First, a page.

I was shadowing Donnice Thode, who distributes materials for the construction industry, as she pitched Dell, Hewlett-Packard, and other big buyers on her company here at the SBA Expo. Donnice is from Houston, and everything about her shouts Texas, from the shoulderpads on her jacket, to her carefully curled and blown-out hair, to her gushy phrases ("We're just as tickled as could be," she told one buyer upon meeting him).
Belying that Southern warmth, though, Donnice is a tough saleswoman. Give her 15 minutes with a buyer, and she’ll walk away with a lead. Thode Masonry Supply & Tool is tiny, and it's barely established in the space she's selling these guys on, which is packaging material for products (like the cut-to-fit foam that HP ships its hardware in). No matter. When the DC office of a homebuilding firm told her she wasn’t the right fit geographically, she replied that she could do work outside of Texas, and asked for an in-state contact who she could call. When a foodservice cataloger indicated Thode didn't carry supplies he'd need, she pointed to Thode's janitorial supplies, packing materials, and private-label goods, got a copy of the catalog, and said she'd follow up with suggestions where Thode would fit. When HP said it already used her competitor for its foam packaging, Donnice remarked that she was certified as 8(a), as a HUBZone business, and as a woman-owned firm—and wouldn’t HP like to satisfy its supplier-diversity requirements by using her? "When you leave here, they're going to send you information—but you have to do your end to sell it," she said. "You just have to try it and see."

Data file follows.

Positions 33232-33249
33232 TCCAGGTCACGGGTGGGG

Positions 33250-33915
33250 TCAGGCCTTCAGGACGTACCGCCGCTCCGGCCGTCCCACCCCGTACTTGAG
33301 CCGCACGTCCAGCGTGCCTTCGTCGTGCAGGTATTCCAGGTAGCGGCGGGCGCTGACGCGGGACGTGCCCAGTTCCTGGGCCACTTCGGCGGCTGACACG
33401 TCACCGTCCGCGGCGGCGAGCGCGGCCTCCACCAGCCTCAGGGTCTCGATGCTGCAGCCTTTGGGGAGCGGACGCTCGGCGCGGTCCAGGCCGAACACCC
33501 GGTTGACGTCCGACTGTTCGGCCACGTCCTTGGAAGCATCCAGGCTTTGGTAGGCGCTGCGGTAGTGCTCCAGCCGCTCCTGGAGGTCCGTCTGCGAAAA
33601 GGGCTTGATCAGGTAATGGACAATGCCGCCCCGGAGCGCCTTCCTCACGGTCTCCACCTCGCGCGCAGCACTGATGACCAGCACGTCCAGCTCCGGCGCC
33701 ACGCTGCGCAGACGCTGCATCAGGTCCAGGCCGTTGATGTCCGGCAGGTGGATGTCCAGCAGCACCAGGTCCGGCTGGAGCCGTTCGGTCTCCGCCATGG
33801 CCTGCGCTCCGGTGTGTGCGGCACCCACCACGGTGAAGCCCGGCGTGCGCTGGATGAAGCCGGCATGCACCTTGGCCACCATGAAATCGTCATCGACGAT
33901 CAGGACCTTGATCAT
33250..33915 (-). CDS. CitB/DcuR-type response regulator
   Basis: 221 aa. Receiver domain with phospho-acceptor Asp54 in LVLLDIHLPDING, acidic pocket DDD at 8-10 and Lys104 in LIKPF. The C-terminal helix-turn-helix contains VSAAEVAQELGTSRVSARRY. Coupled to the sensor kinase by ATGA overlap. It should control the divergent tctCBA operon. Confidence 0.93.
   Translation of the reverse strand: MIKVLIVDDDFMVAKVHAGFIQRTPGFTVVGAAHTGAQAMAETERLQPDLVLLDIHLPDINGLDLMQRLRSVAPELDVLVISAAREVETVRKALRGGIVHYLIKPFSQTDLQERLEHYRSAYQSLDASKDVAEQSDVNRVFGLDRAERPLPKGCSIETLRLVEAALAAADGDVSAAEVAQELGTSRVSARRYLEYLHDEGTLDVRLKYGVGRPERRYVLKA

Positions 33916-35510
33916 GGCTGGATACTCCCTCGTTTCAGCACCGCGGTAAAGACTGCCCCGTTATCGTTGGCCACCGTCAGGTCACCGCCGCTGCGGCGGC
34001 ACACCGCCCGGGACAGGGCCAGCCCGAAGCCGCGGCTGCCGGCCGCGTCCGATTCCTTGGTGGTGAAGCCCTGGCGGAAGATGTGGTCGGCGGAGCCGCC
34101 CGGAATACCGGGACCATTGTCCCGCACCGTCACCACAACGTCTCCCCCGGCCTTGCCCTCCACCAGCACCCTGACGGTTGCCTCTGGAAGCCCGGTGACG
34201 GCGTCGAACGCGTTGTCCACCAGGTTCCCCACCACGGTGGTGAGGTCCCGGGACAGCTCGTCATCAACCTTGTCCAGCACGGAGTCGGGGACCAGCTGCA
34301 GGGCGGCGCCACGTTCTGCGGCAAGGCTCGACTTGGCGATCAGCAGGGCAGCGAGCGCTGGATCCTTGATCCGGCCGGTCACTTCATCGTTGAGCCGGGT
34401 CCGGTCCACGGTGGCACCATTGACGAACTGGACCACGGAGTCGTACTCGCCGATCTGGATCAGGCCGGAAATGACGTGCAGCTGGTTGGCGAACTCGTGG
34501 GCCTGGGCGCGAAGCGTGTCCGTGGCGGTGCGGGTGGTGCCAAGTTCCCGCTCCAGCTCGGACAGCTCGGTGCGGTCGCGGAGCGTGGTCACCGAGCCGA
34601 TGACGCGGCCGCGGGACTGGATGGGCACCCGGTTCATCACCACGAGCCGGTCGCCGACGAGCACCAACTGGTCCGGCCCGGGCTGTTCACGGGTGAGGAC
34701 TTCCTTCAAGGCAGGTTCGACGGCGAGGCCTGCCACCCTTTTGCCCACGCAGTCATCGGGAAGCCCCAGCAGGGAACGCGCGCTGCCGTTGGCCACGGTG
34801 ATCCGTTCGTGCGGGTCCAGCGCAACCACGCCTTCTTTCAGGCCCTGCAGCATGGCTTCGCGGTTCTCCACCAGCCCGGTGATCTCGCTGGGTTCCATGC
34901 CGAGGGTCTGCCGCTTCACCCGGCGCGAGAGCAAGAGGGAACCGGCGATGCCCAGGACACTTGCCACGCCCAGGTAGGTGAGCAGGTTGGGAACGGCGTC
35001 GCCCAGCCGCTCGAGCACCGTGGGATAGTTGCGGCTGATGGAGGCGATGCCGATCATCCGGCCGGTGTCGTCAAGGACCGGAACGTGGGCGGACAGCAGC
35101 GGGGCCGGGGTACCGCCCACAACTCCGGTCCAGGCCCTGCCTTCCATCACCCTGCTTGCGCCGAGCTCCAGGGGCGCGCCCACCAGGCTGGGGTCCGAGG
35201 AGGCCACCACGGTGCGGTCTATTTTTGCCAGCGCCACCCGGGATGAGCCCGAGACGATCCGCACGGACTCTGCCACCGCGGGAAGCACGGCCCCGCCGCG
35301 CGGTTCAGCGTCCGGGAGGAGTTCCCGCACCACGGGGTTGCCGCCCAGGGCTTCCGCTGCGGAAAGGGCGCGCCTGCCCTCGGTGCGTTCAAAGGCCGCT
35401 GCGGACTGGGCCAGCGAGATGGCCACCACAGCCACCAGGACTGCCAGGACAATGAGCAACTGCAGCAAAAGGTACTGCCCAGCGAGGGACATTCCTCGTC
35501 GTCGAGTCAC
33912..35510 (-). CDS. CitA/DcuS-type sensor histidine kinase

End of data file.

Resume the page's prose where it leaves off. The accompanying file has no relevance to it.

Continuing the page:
Donnice's approach isn't revolutionary, and her work here isn't glamorous or sophisticated. It's the grunt work of getting a business off the ground. Watching her work, and watching the hundreds of other small-business owners here pitch, network, sell, and study, I was impressed by how hard they work to build their businesses. They seem to believe that working for yourself, and being successful at it, is the ultimate in achievement.
Cue the violins. I'd better leave DC before I start writing haikus about entrepreneurs and cavorting among the cherry blossoms. Over and out.